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As an introduction to Prof. Gregory’s 2018 Antipode RGS-IBG Lecture, we have made the following recent papers available to readers without a subscription. Together they reflect themes germane to his work, and will, we hope, offer a primer or further reading to his lecture. Many thanks from everyone at Antipode to Derek for agreeing to join us in Cardiff, and to Wiley’s Bea Harvie and Puneet Bola-Moore for all their help with the lecture and virtual issue.

Andy Kent
Editorial Office Manager
August 2018

A Political Ontology of Land: Rooting Syrian Identity in the Occupied Golan Heights
Michael Mason and Muna Dajani (2018)

Material Footprints: The Struggle for Borders by Bedouin‐Palestinians in Israel
Sharri Plonski (2018)

Producing Victimhood: Landmines, Reparations, and Law in Colombia
Max Counter (2018)

Violent Inaction: The Necropolitical Experience of Refugees in Europe
Thom Davies, Arshad Isakjee and Surindar Dhesi (2017)

Distinction and the Ethics of Violence: On the Legal Construction of Liminal Subjects and Spaces
Nicola Perugini and Neve Gordon (2017)

The Great War of Enclosure: Securing the Skies
Ian Shaw (2017)

Hope in Hebron: The Political Affects of Activism in a Strangled City
Mark Griffiths (2017)

Bodies That Walk, Bodies That Talk, Bodies That Love: Palestinian Women Refugees, Affectivity, and the Politics of the Ordinary
Ruba Salih (2017)

Gendering Palestinian Dispossession: Evaluating Land Loss in the West Bank
Caitlin Ryan (2017)

Geoeconomics in the Long War
John Morrissey (2017)

Ghosts, Memory, and the Right to the Divided City: Resisting Amnesia in Beirut City Centre
John Nagle (2017)

The Agnotology of Eviction in South Lebanon’s Palestinian Gatherings: How Institutional Ambiguity and Deliberate Ignorance Shape Sensitive Spaces
Nora Stel (2016)

Ordinary Emergency: Drones, Police, and Geographies of Legal Terror
Tyler Wall (2016)

Isolation Through Humanitarianism: Subaltern Geopolitics of the Siege on Gaza
Ron Smith (2016)

Policing the Desert: The IOM in Libya Beyond War and Peace
Julien Brachet (2016)

“Death comes knocking on the roof”: Thanatopolitics of Ethical Killing During Operation Protective Edge in Gaza
Mikko Joronen (2016)

The Natures of War
Derek Gregory (2016)

Limits of Dissent, Perils of Activism: Spaces of Resistance and the New Security Logic
Merav Amir and Hagar Kotef (2015)

Homeland Heroes: Migrants and Soldiers in the Neoliberal Era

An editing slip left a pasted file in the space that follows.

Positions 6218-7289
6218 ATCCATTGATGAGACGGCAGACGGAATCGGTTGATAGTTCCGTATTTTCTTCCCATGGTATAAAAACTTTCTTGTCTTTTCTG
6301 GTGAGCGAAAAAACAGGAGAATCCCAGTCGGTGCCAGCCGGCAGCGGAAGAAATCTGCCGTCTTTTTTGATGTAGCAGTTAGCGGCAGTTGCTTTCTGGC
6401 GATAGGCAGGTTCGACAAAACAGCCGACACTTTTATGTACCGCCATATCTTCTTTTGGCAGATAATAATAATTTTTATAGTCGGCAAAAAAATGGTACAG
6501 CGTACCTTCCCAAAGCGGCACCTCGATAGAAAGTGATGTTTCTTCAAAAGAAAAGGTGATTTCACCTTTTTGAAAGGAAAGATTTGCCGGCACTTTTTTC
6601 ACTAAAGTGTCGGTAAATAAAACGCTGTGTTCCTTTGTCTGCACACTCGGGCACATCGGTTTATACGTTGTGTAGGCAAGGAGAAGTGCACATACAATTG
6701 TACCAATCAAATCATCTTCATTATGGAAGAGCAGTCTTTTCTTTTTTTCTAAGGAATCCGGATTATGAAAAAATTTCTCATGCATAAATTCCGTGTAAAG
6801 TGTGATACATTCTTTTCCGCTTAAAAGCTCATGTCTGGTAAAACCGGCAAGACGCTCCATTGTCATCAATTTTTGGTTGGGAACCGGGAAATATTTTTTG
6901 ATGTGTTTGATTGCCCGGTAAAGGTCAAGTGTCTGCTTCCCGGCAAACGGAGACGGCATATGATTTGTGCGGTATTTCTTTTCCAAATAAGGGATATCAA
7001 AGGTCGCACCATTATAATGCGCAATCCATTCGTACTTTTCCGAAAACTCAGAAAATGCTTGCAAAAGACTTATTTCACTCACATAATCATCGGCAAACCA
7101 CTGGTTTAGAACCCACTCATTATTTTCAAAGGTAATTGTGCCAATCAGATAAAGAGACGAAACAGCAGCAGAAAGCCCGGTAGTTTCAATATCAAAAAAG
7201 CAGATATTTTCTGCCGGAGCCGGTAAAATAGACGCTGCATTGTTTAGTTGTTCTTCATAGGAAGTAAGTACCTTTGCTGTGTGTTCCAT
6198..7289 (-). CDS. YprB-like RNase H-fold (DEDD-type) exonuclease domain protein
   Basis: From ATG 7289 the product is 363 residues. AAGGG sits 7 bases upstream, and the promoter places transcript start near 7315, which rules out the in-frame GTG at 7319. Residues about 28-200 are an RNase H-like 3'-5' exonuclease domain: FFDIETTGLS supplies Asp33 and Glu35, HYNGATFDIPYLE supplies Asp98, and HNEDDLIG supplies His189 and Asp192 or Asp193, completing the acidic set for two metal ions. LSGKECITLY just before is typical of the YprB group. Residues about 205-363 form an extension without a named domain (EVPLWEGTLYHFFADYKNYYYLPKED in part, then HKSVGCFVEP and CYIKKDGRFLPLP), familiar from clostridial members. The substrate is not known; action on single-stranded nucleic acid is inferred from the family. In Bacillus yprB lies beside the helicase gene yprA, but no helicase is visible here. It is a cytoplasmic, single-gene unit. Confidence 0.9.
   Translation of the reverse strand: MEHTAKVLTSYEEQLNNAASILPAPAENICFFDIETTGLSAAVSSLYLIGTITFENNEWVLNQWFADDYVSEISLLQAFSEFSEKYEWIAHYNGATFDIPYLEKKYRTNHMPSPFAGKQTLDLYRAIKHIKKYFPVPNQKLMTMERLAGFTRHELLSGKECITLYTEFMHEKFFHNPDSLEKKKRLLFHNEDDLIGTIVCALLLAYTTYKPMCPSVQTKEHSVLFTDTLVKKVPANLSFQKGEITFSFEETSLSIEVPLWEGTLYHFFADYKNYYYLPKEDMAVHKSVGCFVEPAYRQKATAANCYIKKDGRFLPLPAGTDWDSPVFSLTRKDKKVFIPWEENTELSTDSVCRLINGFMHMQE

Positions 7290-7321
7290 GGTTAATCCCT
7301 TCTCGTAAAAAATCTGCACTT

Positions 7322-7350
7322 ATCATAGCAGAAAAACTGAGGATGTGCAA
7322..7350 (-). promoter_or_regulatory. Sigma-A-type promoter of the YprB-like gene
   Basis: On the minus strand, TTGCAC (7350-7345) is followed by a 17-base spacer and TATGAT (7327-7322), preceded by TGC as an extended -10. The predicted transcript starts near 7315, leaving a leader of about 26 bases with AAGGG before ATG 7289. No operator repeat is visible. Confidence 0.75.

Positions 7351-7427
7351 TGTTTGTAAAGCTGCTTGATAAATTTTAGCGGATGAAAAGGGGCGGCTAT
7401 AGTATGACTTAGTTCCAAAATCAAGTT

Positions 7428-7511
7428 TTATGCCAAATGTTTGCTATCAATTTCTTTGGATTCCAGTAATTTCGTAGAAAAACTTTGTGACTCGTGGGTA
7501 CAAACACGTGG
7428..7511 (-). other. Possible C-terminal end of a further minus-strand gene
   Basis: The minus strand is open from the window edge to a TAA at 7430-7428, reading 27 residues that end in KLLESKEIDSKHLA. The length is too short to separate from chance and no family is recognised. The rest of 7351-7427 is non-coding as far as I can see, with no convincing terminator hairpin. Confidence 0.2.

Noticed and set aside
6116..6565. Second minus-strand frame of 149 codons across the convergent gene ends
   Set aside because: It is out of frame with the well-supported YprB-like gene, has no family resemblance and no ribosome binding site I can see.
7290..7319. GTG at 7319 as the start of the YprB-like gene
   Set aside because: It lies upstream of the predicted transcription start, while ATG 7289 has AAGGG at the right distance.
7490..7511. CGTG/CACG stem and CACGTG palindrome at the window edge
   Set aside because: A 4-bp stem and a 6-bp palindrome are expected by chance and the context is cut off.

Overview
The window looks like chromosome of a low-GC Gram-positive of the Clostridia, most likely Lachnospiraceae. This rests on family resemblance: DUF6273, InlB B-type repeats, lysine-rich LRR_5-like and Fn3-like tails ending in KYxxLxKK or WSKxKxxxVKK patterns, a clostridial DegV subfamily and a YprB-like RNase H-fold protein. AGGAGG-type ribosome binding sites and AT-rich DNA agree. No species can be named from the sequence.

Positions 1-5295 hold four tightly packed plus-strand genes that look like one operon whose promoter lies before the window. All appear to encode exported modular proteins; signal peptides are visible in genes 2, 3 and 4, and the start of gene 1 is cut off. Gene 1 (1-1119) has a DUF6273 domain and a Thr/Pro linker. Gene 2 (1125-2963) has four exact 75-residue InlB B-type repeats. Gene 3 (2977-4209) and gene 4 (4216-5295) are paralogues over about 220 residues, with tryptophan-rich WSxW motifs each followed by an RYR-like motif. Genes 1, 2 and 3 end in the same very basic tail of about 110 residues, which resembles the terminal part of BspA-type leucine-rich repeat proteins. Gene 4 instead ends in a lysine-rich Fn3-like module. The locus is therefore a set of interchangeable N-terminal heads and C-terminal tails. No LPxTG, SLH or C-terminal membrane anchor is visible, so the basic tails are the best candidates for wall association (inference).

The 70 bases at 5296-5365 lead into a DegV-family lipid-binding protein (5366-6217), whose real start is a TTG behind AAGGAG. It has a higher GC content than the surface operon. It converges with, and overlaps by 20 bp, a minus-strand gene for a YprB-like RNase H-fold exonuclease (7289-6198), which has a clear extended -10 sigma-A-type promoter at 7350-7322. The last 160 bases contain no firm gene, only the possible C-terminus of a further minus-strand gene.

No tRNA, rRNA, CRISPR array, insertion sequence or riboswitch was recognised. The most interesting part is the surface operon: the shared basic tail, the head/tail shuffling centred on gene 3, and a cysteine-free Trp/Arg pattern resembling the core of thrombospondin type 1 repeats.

Noelle Brigden and Wendy Vogt (2015)

Aleatory Sovereignty and the Rule of Sensitive Spaces
Elizabeth Cullen Dunn and Jason Cons (2014)

Antipode to Terror: Spaces of Performative Politics
Daanish Mustafa, Katherine Brown and Matthew Tillotson (2013)

Territories of Life and Death on a Colombian Frontier
Teo Ballvé (2013)

The Antipode Lecture Series

Antipode: A Radical Journal of Geography is owned by the Antipode Foundation, a charity that promotes the advancement of the field of critical geography. All surpluses generated by publishing are either [i] distributed in the form of grants made to universities and similar institutions to support conferences, workshops and seminar series or collaborations between academics and non-academic activists, or [ii] used to arrange and fund summer schools and other meetings, the translation of academic publications, and public lectures.

Before now, the Antipode Lecture Series comprised sponsored sessions at the annual meetings of the American Association of Geographers and Royal Geographical Society (with the Institute of British Geographers). We invite presenters who represent both the political commitment and intellectual integrity that characterise the sort of work that appears in the journal. Their lectures are filmed by our publisher, Wiley, and made freely available online; Wiley also arrange a reception. Speakers often submit essays to be peer-reviewed and, if successful, published in Antipode. Our archive of inspiring and provocative presentations can be viewed at

The AAG’s and RGS-IBG’s annual international conferences are widely seen as vital venues for the exchange of cutting-edge ideas–but they’re not, of course, the only ones. From 2018, the Lecture Series will be going on the road, reaching out beyond the US and UK to maximise the diversity of those contributing to our community, and facilitating engagement with scholarship from hitherto under-represented groups, regions, countries and institutions to enrich conversations and debates in Antipode.

Our first stop was the joint conference of the New Zealand Geographical Society and Institute of Australian Geographers ( at the University of Auckland in July. Glen Coulthard (First Nations and Indigenous Studies, University of British Columbia) presented “Global Red Power: Fanon and Mao on Turtle Island”, and it was a great event; we’ll make the film of the lecture available very soon…